Real Jobs: Seniz Husseyin and Martha Macri led a team of students from @UniofReading in promoting diversity and individuality in the arts at @TateExchange.
The 'I am, we are… Different by design' team present their latest work: the second edition of their zine, and workshop at the Tate Exchange. They are looking for new members…
In March, Typography’s ‘I am, we are … different by design’ project team designed and led a workshop to explore identity and movement as part of the Reading Assembly Tate Exchange. This year’s student team leaders Martha Macri and Seniz Husseyin look back on what made this such a successful day for all involved.
The Tate Exchange is an annual programme of events led by different educational partners hosted at the Tate Modern. Our University of Reading School of Arts & Communication Design were delighted to be invited back for the second year in a row to run our Reading Assembly in the first weekend of March. This year’s theme was Movement. Project teams in the School explored different interpretations of the theme to create fun and exciting activities for the public to get involved with.
Our ‘Different by design’ team for the day included: Camara Dick, Charlotte Prince, Labiba Haque, Liselot van Veen, Malaika Johnson, Martha and Seniz, supported by tutors Geoff Wyeth and Jeanne-Louise Moys. Our team is exploring ways to celebrate and explore diversity in creative disciplines. Our interpretation of the theme ‘movement’ was focusing on global movement and embracing everyone’s individual identities that reflect our diverse personal experiences, culture and journeys. Flags represent collective identities, so we wanted our participants to create flags that express their personal identities that we could collate to form a larger, composite and representative flag for the day.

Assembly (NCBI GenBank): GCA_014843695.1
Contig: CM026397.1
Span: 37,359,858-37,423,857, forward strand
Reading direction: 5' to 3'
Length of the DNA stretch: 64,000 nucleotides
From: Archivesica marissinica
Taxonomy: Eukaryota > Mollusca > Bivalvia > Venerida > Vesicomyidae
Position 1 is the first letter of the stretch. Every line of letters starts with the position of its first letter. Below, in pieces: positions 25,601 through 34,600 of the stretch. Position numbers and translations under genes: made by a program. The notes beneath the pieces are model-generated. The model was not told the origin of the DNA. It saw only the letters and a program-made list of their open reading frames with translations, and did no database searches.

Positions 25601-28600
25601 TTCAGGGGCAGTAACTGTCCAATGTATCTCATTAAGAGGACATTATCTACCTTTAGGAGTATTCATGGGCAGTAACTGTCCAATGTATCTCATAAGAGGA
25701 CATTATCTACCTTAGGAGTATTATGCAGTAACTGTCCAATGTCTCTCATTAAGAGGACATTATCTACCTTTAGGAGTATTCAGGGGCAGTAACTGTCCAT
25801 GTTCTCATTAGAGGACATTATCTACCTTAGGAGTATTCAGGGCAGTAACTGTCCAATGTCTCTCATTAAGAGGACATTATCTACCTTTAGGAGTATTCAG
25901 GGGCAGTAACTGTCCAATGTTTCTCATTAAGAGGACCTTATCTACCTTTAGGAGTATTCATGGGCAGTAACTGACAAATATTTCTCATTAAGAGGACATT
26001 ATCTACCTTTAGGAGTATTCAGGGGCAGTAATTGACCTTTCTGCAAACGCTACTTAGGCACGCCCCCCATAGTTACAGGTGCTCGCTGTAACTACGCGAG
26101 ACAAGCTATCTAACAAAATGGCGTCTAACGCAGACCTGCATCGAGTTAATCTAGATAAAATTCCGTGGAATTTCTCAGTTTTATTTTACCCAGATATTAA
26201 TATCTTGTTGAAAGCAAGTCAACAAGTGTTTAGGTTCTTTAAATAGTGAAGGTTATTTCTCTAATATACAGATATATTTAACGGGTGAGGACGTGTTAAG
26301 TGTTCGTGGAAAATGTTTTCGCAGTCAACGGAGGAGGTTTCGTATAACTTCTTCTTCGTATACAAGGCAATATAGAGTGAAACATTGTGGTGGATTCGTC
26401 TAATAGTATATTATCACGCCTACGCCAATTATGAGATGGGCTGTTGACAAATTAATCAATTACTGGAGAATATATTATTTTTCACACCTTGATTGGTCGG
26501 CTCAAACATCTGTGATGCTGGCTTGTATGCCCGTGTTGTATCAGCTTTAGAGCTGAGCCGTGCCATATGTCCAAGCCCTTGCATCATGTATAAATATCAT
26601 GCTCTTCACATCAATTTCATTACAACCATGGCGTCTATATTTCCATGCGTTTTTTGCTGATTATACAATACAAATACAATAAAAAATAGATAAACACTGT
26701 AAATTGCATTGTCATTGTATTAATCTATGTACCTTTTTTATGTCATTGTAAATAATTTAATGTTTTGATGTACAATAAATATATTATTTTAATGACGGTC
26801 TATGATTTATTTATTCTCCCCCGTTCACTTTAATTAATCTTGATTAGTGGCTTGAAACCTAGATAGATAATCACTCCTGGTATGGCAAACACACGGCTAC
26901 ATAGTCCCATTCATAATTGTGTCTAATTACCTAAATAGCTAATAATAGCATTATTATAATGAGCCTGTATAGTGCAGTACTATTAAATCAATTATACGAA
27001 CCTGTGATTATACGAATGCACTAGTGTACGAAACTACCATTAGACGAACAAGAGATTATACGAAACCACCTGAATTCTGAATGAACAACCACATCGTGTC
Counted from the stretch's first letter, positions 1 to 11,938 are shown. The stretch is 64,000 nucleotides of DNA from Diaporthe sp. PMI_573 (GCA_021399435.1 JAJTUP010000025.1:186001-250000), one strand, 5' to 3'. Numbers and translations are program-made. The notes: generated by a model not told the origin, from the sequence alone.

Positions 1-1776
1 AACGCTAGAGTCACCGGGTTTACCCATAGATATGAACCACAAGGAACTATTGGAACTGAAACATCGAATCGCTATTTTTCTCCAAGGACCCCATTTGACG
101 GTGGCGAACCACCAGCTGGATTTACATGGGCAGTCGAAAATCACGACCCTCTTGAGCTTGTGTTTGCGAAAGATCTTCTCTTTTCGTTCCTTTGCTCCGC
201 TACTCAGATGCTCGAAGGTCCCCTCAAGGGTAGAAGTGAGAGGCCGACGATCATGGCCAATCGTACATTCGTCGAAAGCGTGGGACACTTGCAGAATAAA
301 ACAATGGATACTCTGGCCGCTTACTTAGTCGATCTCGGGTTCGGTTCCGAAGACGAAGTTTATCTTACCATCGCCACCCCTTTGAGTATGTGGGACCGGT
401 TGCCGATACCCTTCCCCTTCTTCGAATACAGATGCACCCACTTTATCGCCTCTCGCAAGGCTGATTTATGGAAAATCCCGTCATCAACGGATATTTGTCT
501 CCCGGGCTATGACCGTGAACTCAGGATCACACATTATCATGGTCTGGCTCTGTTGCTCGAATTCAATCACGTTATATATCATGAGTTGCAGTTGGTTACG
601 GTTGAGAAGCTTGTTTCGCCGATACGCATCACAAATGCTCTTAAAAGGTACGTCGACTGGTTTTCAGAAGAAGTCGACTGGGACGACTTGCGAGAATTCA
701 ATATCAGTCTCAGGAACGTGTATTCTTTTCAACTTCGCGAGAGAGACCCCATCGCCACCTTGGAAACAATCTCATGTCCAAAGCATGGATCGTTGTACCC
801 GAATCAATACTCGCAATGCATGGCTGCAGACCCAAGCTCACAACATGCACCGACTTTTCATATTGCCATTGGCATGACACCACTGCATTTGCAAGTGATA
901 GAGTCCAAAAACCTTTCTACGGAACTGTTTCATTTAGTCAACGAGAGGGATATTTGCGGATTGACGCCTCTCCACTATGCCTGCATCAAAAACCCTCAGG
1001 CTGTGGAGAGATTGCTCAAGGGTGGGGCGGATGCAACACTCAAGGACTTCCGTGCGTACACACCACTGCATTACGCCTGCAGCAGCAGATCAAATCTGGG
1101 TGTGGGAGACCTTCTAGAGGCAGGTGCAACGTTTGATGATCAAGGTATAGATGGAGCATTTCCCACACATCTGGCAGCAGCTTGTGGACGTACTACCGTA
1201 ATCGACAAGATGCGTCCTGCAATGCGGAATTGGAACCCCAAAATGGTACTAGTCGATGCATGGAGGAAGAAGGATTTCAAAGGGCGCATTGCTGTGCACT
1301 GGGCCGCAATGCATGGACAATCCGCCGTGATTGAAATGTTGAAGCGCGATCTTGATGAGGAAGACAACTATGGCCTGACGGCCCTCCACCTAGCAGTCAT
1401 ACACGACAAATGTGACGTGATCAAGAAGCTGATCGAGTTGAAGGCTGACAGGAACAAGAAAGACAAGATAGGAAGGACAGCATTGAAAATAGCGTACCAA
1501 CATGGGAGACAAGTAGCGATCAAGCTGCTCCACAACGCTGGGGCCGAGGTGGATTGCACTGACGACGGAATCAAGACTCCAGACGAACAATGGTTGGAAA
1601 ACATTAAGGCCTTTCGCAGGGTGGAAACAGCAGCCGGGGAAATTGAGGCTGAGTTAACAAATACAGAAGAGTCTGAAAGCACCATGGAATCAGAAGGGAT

In our weekly team meetings, we brainstormed and discussed ideas of what we could do for the workshop with the theme of ‘movement’. As a team we worked together and developed our flag idea. Martha and Seniz co-led the team, which meant we kept in regular contact with Anna Kontopoulou (the School’s Reading Assembly coordinator), identified what equipment and materials were needed and made sure all interim deadlines were met.
To ensure our activity would run smoothly on the day, our team set up a practice run of the workshop to test the process, equipment and to check for any altercations along the way. This proved a success as we perfected any aspects that needed changing and felt more confident as a whole. Overall, the planning process was spread over a few weeks.
On the day
Our workshop activity was designed to allow the public to express their identity through designing their own flag. We supplied them with paper to design on, readymade cut-outs of coloured paper and recyclable materials, as well as the option for them to create their own shapes and images. We encouraged the public to create anything personal to them and also displayed our team’s readymade bags to inspire or stimulate people’s creations.
Once the flags were created individuals handed them over to our scanning and printing section. We scanned the flags, not only to team. Our team printed these onto transfer paper and compiled all the flags into one collective flag showcasing everyone’s amazing work. The transfer paper printouts of each flag were ironed onto tote bags, enabling public partiicpants to take home a bag they designed themselves as a souvenir. Who doesn’t love taking things home after am eventful day out with friends and family…? We noticed that participants of all ages really liked this aspect of our activity and were happy to wait patiently to take home something they created, even when our ironing transfer queue was quite long!
The activity turned out to be a success with the table of crafting always being full and busy. We were happy that everything fell into place, ran smoothly and that our activity was popular to be a part of in the room on the day, highlighting that allowing people to express their identities is a good thing. The variety and quality of work the public created was wonderful to see and the collage of flags were inspiring to everyone.
Our team were very pleased that we received such positive feedback. We had people of all ages and backgrounds take part, from toddlers to Danish cabinet ministers, creating different interpretations of their own identity. All, however, expressed that they enjoyed their time and liked the idea of the activity – some people even stayed on the floor for hours. They especially enjoyed being able to take a tote bag home with something on it that they took their time creating. One person said: “I loved all of it. I would do it all over again”, which shows the positive impact it had on members of the public. The encouraging feedback has left our team eager to continue this workshop activity next year at the Tate Exchange and hope to be invited back.